Used alone, the word “cult” often has a religious connotation. And one could describe a “cult following” as a small group of very devoted fans.
I believe the term is appropriate when used in reference to a certain group of investors constantly touting gold as a great investment, one that’s primed to soar in value regardless of the economic and political environment.
Recently, I wrote about the predictions of one market “guru,” Peter Schiff, who might be described as a leader of the cult of gold bugs. I also reviewed the accuracy of some of his gold-related forecasts. Schiff clearly seems to be an advocate of the metal, and his predictions often focus on gold prices.
A reader of that article sent me a note alerting me to another piece on the subject of gold bugs that he thought I would find of interest. The piece—which was authored by Barry Ritholtz, chief investment officer at Ritholtz Wealth Management, creator and host of Bloomberg’s “Masters in Business” podcast and a featured columnist at the Washington Post—is titled: “12 (Misguided) Commandments of Gold Bugs.”
Actually 13 Commandments
You’ll notice that there are actually 13 “commandments,” because Barry kindly throws in a bonus rule. With Barry’s permission, here’s his (slightly edited) list. I hope you find it as insightful and entertaining as I did.
- Gold is a Currency: This is rule No. 1. It is not a decorative or industrial metal, it is a permanent store of value, as dictated by Greeks in Lydia around 700 B.C. And, it shall be ever thus.
- The price of gold cannot fall, it can only be manipulated lower: When gold’s price falls, it is an unnatural act. It can only occur as the result of an international cabal of central bankers and politicians. It’s a conspiracy, and we know who the guilty parties are.
- If the price of gold is rising, it is doing so despite enormous and desperate efforts by manipulators to prevent the rise: This is the corollary to the prior rule of gold manipulation. Gold runs up despite the overwhelming opposition to it.
- The world MUST return to the gold standard one day: It is inevitable that we will return to a gold standard. We all know this to be true. When we compare the size of the money supply to past amounts when there was a gold standard, we can derive prices of gold in the $7,000, $10,000 or even $15,000 range. Hence, we know it’s cheap even at $2,000.
- Central bankers are printing money relentlessly, and this can only drive gold prices higher: NOTE: You must ignore, for the moment, that gold had not gone higher for the two years prior to April 2013 (when Barry originally penned this list), as central banks around the world ramped up quantitative easing. This only means that, ultimately, gold will go much, much higher.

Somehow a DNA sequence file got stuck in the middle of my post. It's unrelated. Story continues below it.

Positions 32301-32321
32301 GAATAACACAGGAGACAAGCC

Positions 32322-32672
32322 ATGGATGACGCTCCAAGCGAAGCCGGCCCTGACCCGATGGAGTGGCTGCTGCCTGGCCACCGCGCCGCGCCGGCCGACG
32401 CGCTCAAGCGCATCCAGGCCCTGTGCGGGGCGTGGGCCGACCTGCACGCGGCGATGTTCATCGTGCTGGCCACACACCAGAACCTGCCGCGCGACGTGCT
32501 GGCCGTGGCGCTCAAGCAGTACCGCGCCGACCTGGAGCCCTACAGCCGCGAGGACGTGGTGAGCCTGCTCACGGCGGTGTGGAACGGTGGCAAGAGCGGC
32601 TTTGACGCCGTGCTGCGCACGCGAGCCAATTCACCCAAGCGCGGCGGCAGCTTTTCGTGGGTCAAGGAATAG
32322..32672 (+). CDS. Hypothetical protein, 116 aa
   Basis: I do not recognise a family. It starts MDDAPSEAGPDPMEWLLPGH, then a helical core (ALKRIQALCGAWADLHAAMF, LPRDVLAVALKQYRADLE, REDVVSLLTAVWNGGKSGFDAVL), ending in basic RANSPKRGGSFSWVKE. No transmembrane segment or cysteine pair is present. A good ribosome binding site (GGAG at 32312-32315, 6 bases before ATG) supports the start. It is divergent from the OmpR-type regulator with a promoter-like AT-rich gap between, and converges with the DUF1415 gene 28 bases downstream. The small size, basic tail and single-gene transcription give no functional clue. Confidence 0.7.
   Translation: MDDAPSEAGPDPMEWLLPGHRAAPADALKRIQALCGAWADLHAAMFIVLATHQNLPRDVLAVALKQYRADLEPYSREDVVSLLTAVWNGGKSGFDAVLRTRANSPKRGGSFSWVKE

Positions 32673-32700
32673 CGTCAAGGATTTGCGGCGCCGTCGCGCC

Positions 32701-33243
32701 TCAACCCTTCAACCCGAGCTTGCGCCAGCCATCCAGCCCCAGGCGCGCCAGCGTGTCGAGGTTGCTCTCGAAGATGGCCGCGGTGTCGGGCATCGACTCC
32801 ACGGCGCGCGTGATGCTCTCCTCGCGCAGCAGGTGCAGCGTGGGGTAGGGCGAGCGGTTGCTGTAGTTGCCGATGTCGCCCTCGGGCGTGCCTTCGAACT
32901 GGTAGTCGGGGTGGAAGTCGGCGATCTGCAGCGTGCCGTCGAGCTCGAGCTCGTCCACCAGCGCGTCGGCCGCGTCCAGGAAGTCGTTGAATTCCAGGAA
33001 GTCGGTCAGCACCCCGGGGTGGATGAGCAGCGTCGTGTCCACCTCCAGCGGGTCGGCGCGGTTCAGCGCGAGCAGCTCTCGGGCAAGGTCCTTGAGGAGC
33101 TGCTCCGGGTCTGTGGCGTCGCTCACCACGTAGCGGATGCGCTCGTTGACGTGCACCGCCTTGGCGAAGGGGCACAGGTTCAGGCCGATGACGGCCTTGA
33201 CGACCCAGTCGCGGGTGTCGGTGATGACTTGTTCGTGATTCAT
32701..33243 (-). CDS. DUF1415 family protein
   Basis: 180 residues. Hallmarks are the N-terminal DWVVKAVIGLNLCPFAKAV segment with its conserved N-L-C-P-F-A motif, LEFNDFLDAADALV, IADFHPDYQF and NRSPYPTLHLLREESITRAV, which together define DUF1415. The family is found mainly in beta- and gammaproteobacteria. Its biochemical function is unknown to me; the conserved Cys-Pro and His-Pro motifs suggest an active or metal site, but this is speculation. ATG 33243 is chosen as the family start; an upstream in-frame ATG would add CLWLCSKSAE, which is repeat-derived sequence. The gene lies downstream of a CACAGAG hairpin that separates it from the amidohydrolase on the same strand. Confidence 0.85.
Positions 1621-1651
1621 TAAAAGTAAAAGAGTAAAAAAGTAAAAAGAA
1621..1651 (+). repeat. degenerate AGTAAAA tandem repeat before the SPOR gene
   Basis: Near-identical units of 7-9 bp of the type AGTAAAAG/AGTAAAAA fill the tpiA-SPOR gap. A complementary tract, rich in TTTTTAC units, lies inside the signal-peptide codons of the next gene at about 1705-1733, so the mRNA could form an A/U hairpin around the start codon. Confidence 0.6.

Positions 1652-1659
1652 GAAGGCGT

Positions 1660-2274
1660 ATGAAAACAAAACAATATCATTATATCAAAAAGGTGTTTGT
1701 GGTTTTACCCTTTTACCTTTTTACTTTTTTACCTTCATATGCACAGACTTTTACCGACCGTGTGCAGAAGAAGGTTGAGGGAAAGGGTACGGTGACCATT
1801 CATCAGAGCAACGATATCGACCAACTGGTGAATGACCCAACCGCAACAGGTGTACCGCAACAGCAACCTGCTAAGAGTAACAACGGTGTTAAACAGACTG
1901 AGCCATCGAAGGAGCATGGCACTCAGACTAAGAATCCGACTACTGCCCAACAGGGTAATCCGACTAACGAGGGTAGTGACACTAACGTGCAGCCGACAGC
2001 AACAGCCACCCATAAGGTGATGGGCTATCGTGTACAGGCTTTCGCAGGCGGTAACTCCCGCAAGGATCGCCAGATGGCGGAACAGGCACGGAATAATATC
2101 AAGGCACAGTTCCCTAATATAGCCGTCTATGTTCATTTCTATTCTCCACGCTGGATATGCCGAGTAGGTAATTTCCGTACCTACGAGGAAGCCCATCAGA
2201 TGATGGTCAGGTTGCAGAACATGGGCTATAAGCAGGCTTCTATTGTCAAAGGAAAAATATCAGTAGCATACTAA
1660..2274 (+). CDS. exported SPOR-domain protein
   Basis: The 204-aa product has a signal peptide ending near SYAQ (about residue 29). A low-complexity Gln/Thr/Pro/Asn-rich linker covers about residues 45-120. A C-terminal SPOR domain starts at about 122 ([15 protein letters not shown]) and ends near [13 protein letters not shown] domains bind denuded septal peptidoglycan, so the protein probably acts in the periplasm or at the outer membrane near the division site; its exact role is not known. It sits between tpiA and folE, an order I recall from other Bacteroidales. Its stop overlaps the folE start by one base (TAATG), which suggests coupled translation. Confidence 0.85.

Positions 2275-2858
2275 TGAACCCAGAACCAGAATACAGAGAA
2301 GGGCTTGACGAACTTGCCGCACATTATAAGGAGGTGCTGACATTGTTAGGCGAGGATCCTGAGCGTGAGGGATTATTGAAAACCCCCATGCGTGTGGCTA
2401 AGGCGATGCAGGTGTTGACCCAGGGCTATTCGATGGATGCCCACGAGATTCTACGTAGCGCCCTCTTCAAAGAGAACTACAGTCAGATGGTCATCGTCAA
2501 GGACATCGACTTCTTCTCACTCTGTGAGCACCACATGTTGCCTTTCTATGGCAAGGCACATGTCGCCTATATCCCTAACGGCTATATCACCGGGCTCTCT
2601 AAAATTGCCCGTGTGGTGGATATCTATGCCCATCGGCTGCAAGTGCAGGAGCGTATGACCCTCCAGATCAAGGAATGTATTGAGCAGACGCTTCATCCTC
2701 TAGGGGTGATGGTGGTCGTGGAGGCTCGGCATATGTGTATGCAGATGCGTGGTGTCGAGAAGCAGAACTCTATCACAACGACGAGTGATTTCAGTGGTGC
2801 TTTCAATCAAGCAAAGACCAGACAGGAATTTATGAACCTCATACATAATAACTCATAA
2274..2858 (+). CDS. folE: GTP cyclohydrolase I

- Gold works whether the economy is good or bad: When we have a red-hot economy, gold is your hedge against inflation. When we have a bad economy, gold is a safe harbor against collapse. It is a one-way trade that never fails!
- Gold will survive after the world economy crumbles: Gold is the ultimate currency, as it has a value that will survive even after the whole world tumbles down around you. Get yourself some gold coins and a Glock, and you will be just fine when the whole world goes to pot. We welcome the era envisioned in the movie “Mad Max.”
- Never admit that gold is essentially a sucker’s bet: Never discuss how, in the last century, gold has run up only to be trounced in repeated massive sell-offs. Always blame rule No. 2 for this. Do not discuss how this has happened in 1915-1920, 1941, 1947, 1951-1966, 1974-1976 1981, 1983-1985, 1987-2000 and 2008.
- Gold is a rejection of government, and its control of fiat money and finance: There are no printing presses that produce gold. It is finite, natural and God-created. How much we can scrape out of the ground each year is limited, and is the only variable to the old equation. Just ignore man’s natural tendency to organize into city-states over the past 12,000 years.
- All gold discussions must contain ominous macro forecasts: Your description of why gold is going higher must consist of spurious correlations, unprovable predictions and a guarded expectation of bad things in the future. Avoid empirical data at all costs.
- Gold is always rallying in one currency or another: Sure, gold may be down 30 percent in dollars, the reserve currency it’s priced in, but you can always find a currency falling faster than the dollar and claim you own gold in that denomination. Last week, it was up in Japanese yen. This week, it is up in Zimbabwe dollars.
- China and India know the value of gold; the Western world does not: The massive buying of gold by consumers in China and India reflects the culture, intelligence and investing savvy of the people in those countries. The West doesn’t get it, and it is its loss.
Bonus rule: Never admit gold might be falling, because it trades on human emotions and psychology and has no intrinsic value whatsoever.
If you’re considering an investment in gold, I would suggest you take a closer look at some commonly held beliefs about the precious metal.
The conventional wisdom, as it turns out, can be shockingly wrong. My recent article on gold’s actual performance as an inflation hedge, a currency hedge and a safe haven should provide some insights that will be helpful in making your decision.
Larry Swedroe is the director of research for The BAM Alliance, a community of more than 140 independent registered investment advisors throughout the country.